The silence was due to the fact that I don’t seem to have as much time for this sort of thing as you and Paralus seem to, combined with the fact that I have twice as much to respond to, and am always playing ‘catch up’, as you are aware from previous comments of mine.“I will take the continued silence as eloquent of grudging acceptance of eight deep actually doubling to sixteen and move on to the question of the interval or density of the troops. If, like our Xenophon, you believe that only those intervals mentioned in the Taktikeis are allowable even during evolutions then it is clear that the eight deep line MUST have been in close order at 3ft intervals since otherwise, when they double their depth, by whatever method, the interval will become the allegedly disallowable 12 feet.”

You are sort of correct....see ante, ergo Philip’s phalanx must have been in ‘open/normal/natural order’ ( to allow the light infantry and cavalry to withdraw) 16 deep when the command was given to close up in double depth to the right i.e. form close order/pyknosis 16 deep on half the previous frontage – and the way this was done is explained in the manuals [Asclep XII.8; Aelian 33], obviously with Cynoscephalae in mind.

Yes! We have agreed this previously........so far so good.“I do not hold with this reasoning but the fact is demonstrable by considering the ground. We can all agree that the phalanx fought in close order (pyknosis) so that when Philip attacks with his wing it is at 3ft intervals and that his frontage roughly matches that of the Roman left with which he engages and drives before him (had the Roman line been longer it could have attacked his flank, but rather the whole force is forced back). The actual numbers are fraught but it is clear that Philip had doubled his depth and by doing so halved his frontage. We may also assume that his original frontage occupied the whole of the ridge as when the Roman right attacks it is initially straight forward and not with a right hook flanking movement, although that develops due to Philip's left failing to establish itself or, indeed, even reach the ground vacated by the compacting right wing.”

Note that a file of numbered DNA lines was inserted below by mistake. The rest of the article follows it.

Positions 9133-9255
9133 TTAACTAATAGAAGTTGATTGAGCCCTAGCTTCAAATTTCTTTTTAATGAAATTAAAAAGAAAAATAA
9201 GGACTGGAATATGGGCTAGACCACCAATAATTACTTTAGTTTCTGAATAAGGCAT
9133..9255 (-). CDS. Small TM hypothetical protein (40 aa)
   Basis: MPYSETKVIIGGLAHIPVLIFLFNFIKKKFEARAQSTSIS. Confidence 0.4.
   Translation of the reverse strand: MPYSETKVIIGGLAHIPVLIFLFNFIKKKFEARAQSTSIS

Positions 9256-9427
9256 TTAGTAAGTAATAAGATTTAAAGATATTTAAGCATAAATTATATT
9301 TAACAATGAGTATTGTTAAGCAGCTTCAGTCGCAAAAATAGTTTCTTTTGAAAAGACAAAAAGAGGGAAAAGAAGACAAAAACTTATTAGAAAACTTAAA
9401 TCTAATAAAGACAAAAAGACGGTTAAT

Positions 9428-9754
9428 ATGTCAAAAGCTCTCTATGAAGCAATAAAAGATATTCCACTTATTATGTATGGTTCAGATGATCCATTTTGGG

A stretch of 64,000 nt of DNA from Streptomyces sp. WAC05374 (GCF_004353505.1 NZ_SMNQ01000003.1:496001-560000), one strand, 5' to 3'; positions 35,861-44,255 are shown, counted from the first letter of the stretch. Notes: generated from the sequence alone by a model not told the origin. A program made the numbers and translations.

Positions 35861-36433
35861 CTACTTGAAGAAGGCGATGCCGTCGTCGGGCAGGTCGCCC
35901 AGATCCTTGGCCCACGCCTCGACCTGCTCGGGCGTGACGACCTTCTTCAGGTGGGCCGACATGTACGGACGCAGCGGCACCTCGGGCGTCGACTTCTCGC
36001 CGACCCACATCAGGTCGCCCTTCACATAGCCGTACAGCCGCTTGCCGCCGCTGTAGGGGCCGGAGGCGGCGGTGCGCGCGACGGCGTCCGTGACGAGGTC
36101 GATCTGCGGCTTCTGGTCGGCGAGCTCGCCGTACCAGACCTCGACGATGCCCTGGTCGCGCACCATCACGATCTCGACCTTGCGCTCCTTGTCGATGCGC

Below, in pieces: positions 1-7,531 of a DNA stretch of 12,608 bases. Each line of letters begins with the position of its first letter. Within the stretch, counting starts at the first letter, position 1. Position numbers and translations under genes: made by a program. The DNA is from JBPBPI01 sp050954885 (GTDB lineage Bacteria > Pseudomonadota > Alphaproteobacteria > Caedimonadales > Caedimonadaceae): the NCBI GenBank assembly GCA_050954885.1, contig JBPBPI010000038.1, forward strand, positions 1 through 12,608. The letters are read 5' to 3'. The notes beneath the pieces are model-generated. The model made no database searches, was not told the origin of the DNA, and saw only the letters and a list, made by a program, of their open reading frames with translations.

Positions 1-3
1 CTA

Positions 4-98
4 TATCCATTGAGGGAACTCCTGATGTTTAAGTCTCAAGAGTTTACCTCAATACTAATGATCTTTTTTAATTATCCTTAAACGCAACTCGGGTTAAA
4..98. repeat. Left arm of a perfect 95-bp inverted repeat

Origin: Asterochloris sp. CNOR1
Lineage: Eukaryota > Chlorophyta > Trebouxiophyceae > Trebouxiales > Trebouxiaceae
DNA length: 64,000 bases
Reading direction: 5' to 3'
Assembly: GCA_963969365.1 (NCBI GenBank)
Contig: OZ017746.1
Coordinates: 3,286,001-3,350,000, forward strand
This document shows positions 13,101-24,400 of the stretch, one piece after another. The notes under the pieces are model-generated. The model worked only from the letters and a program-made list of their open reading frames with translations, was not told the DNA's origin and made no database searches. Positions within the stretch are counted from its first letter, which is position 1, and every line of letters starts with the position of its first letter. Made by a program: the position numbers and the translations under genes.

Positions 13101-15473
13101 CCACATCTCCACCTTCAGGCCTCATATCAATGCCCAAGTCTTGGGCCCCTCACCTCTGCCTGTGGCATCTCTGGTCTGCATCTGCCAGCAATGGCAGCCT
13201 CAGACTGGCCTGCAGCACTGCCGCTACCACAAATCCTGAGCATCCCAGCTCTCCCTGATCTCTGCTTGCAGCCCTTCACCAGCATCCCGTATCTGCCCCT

Also agreed ! The problem with your hypothesis is that we are told that immediately prior to closing up, Philip’s light troops and cavalry are ‘received’ by the phalanx [ i.e. they withdraw through them], and for the reasons Onasander sets out [XVII and XIX] the phalanx must have been in ‘open’ order’, which had to be 16 deep. You will note that an ‘open order’ phalanx 16 deep occupies the same frontage as your ‘close order’ one 8 deep. Your hypothesis would have Philip march onto the ridge in the usual 16 deep open order ,deploy on a 1,000 yard or so frontage then form ‘close order’ 8 deep, then open up to 16 deep and finally close up to the right, 16 deep to a 500yard aprox frontage. These evolutions would take time to order, and for the various orders to be complied with along a frontage of around 1,000 yards – it could not happen instantaneously – and I don’t think there was anywhere near enough time to do this with the Roman left advancing from just a few hundred yards away, and just where does the withdrawal of the light troops fit in ? Then there’s Occam’s razor.......“The broken ground which interfered with the deployment of the left must initially have anchored that flank when the ridge was fully occupied as Philip leaves it unsupported by cavalry or light infantry. It follows mathematically if a space is half occupied by a body of close order troops sixteen deep these same must also be in close order to fill it when eight deep, there is no room for a larger interval.”

Leaving out the ‘8 deep in close order’ stage solves these problems AND complies with everything Polybius says ( provided you don’t dogmatically insist that forming close order in double depth MUSTnecessarily involve two separate manoeuvres. )